Meanwhile, the upcoming UN climate negotiations that will be held in Cancun this December are getting far less official attention than they did in the run-up to last year’s negotiations in Copenhagen – a sign of battle fatigue over getting the now-shelved US climate and energy bill, which will continue collecting dust until next month’s congressional mid-term elections may bring new life to the issue, or kill it for good.
China and US companies have also signed a multi-million dollar deal for Chinses participation and development of shale gas in the US state of Texas.
Offshore drilling moratorium over
Secretary Salazar announced that oil and gas developers can now apply for permits after nearly a six-month freeze. Salazar and Bureau of Ocean Energy Management director Michael Bromwich announced the end of the moratorium today over a month before the November 30th deadline.
But there are new rules for oil and gas companies applying for permits which, in spite of the disaster in the Gulf, are unpopular with the industry. Salazar acknowledged that the new, strict restrictions could anger some players in the industry. Of the people who might protest the new rules, he said, “they want us to ignore the new reality and go back to business as usual, but that is simply not an option.”
Most of the new rules put in place during the summer improve workplace safety on rigs. Before operators in the Gulf will receive new drilling permits, an independent third party will have to verify the safety of the blowout preventors – the piece of equipment that failed to shut off the gushing oil in BP’s Macondo spill.
Operators will also have to demonstrate that they have plans in place to deal with a blowout and a response plan. Applications for new wells will start rolling in soon. One of the problems is the lack of trained inspectors to carry out the work. Currently there are just 50 inspectors to review hundreds of wells in the Gulf – a number Bromwich called “pathetically inadequate.”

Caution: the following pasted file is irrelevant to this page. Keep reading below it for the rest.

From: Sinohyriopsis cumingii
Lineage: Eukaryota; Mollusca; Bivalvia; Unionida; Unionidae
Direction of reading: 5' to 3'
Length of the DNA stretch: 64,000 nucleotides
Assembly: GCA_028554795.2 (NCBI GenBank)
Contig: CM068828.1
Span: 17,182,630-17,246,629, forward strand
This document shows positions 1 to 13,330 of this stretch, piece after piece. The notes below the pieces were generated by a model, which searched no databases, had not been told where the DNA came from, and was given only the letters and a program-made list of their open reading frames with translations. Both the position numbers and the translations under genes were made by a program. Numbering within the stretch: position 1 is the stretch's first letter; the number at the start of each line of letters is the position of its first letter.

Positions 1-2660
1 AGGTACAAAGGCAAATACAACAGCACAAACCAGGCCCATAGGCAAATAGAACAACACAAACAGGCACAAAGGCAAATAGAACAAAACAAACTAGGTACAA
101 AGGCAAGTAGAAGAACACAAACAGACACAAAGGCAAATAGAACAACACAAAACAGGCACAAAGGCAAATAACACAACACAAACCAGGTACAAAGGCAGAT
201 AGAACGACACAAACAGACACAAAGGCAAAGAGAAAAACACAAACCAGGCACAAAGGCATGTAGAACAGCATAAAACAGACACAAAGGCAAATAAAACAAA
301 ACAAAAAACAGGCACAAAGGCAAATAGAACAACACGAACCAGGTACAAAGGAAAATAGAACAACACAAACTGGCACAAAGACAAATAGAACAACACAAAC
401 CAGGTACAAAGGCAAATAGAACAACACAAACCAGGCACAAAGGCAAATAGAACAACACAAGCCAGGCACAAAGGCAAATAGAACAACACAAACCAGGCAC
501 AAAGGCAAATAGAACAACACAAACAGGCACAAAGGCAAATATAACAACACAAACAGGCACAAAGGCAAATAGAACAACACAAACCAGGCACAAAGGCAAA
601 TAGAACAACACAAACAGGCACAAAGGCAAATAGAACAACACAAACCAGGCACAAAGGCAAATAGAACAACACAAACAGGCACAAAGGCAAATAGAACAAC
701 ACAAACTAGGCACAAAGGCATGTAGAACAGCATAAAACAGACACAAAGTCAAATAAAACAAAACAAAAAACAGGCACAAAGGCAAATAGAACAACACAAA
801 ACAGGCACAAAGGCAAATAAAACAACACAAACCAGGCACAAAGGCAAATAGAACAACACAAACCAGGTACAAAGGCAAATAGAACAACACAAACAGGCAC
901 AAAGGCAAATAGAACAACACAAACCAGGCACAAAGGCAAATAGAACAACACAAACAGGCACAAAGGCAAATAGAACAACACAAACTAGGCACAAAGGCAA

While job openings have been posted, no new appointments have been made. The Department of Interior has asked Congress for more money to expand the number of inspectors. There is no solid estimate for when the first deepwater offshore drill will crank up again, but it should be by the end of the year, Bromwich said.
In Washington DC, nobody seemed pleased with the announcement.
“While we are pleased today that Secretary Salazar has opted to end the job-killing moratorium on deepwater drilling in the Gulf of Mexico, our companies remain doubtful that this announcement is anything more than symbolic, until permits are actually issued for new drilling,” said Randall Luthi, president of the National Ocean Industries Association.
Republicans criticized the announcement as a political ploy, intended to bolster support for Democrats ahead of next month’s elections. “Today’s announcement isn’t the time for applause, it’s time to demand real, straight answers from this Administration,” Rep. Doc Hastings of Washington, the chief Republican on the House Resources Committee, said in a statement. “The question remains, will the Obama Administration actually allow drilling work to resume or is this just pre-election rhetoric?”